Why Hedge Before Rates Fall?
Rates will fall eventually. What smart borrowers are doing now.
Be a Smart Shopper
With U.S. Treasury yields hitting new 15-year highs, driven by continued strong economic news and Fed Governor warnings of additional rate hikes, this may seem like an odd time to be discussing rate hedging strategies for falling interest rate cycles. However, much like the Christmas decorations that I saw in Costco in mid-September, ‘tis the season to plan, beat the rush, and take advantage of preseason “sales”.
When were rate caps at their cheapest? Look back to the Fall of 2021 – just a few months before the Fed began their now 5.25% of rate hikes over an 18-month period. Do you think that the borrower that paid 20 bp’s for a 2-year, 1.50% LIBOR/SOFR cap in October 2021 (10 bps/year cost) regrets it today? For reference, 1-month SOFR is currently 5.32%. Their only regret should be that they did not buy a 3-year cap! To some, at the time, the cost of that rate cap seemed like a waste of money, as LIBOR had set at roughly 0.05% for the previous 18-months.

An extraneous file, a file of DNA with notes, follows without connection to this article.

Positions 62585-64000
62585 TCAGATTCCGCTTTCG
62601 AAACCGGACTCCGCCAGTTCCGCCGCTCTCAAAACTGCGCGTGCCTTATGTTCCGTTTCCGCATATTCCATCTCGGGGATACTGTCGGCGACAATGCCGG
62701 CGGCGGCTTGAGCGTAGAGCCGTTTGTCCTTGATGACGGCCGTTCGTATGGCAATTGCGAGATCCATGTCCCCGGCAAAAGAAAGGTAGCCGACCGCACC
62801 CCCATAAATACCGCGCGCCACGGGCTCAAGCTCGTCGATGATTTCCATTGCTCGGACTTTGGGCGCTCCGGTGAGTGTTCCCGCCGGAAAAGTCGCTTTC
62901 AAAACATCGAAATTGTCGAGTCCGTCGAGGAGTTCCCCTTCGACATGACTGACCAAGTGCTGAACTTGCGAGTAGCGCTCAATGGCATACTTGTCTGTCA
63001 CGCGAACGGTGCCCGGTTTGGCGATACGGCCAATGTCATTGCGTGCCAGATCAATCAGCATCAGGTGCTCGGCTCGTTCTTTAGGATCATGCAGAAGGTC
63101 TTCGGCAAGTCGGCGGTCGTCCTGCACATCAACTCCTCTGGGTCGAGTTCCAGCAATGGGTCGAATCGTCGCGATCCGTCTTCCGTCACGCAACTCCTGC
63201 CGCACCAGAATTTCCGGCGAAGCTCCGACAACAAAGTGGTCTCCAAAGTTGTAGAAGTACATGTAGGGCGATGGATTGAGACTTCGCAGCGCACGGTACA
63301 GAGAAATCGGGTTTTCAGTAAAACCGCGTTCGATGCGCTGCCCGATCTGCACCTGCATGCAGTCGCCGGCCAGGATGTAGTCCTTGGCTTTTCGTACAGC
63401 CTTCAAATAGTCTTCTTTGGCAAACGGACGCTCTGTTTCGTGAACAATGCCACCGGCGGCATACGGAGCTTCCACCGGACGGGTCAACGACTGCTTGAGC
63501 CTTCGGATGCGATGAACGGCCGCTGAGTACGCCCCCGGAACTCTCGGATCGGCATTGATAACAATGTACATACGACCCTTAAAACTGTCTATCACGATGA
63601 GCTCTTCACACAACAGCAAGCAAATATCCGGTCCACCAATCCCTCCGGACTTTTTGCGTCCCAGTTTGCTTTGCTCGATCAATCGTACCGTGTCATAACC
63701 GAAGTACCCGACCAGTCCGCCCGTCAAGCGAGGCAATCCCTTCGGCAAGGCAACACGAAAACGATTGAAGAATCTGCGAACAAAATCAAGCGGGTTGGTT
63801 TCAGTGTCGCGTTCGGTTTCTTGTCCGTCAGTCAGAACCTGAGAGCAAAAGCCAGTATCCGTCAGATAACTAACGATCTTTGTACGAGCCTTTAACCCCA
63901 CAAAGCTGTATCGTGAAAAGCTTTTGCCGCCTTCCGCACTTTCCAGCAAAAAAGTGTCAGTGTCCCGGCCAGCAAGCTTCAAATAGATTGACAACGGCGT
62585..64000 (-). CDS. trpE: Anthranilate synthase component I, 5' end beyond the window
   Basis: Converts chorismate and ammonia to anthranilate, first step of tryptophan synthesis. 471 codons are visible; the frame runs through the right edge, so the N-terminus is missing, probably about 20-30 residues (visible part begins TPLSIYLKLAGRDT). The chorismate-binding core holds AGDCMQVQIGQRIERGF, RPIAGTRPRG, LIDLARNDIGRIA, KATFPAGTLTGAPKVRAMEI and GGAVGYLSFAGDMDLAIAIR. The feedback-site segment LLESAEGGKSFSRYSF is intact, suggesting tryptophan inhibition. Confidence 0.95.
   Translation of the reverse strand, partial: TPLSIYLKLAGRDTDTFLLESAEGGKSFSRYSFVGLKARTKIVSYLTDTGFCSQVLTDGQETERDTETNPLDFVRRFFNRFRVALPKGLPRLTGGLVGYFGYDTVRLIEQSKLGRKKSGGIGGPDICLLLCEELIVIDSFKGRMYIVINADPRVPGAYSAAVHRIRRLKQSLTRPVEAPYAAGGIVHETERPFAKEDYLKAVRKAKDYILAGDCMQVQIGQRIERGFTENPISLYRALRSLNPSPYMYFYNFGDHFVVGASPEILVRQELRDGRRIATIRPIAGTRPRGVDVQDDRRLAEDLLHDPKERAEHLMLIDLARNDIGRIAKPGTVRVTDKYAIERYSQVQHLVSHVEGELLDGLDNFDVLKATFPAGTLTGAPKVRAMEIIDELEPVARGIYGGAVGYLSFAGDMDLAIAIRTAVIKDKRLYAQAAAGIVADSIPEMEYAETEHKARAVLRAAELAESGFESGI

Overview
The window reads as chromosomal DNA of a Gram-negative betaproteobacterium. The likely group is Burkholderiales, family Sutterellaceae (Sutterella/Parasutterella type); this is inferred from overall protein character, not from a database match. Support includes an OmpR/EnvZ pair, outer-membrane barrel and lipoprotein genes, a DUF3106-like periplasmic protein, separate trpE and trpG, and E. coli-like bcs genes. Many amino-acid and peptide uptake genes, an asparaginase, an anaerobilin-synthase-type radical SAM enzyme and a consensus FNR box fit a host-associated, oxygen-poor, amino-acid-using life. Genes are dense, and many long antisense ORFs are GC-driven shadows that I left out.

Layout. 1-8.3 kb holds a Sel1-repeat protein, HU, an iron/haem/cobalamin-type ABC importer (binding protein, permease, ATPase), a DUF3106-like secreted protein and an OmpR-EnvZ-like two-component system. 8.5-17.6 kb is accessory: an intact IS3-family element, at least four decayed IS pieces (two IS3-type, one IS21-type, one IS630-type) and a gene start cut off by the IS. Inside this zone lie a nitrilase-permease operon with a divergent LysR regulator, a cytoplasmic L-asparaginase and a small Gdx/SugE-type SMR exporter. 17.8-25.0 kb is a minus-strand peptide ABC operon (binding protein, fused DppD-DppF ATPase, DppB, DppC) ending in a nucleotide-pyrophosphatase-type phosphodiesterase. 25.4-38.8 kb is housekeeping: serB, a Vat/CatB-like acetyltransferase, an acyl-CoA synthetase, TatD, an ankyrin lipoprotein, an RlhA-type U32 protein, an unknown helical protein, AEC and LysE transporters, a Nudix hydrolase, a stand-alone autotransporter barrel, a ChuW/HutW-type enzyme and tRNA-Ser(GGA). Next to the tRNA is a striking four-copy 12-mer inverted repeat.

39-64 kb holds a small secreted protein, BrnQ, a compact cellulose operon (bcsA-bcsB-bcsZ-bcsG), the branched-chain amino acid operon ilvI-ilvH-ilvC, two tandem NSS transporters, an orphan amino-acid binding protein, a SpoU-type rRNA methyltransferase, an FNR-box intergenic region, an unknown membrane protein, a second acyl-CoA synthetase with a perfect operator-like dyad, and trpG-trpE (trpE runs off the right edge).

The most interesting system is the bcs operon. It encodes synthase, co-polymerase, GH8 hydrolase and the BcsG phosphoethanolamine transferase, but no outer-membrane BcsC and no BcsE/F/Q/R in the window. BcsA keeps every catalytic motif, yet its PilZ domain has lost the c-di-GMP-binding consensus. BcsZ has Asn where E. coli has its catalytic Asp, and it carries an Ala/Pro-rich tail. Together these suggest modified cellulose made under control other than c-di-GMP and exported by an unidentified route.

Likewise, with rates rising steadily and rapidly over the past 18-months and continued strong economic news along with “higher for longer” statements by the Fed being released on a weekly basis, now may seem like a ridiculous time to be hedging against falling rates. On the contrary, this makes it the perfect time – just like those post and pre-holiday sales – to consider ways to take advantage of the next turn in the market cycle.
“But,” one may ask, “how can I, safely and prudently, buy a hedge to benefit from falling rates? I can’t just go to Costco or Walmart and get one!” Alas, this is where the Christmas decoration comparison ends. Do not fret, though. Your experienced Rate Hedge Advisor, like the ones at Derivative Logic, can provide expert advice and lead the transaction process.
Are fixed rate loans safer for all real estate assets?+
Put your needs into context
First, examine your revenue stream. If you have long-term, fixed leases on your property – such as a typical industrial or office property – then, yes, having fixed debt payments over the same term can lock-in revenue spreads, providing income certainty.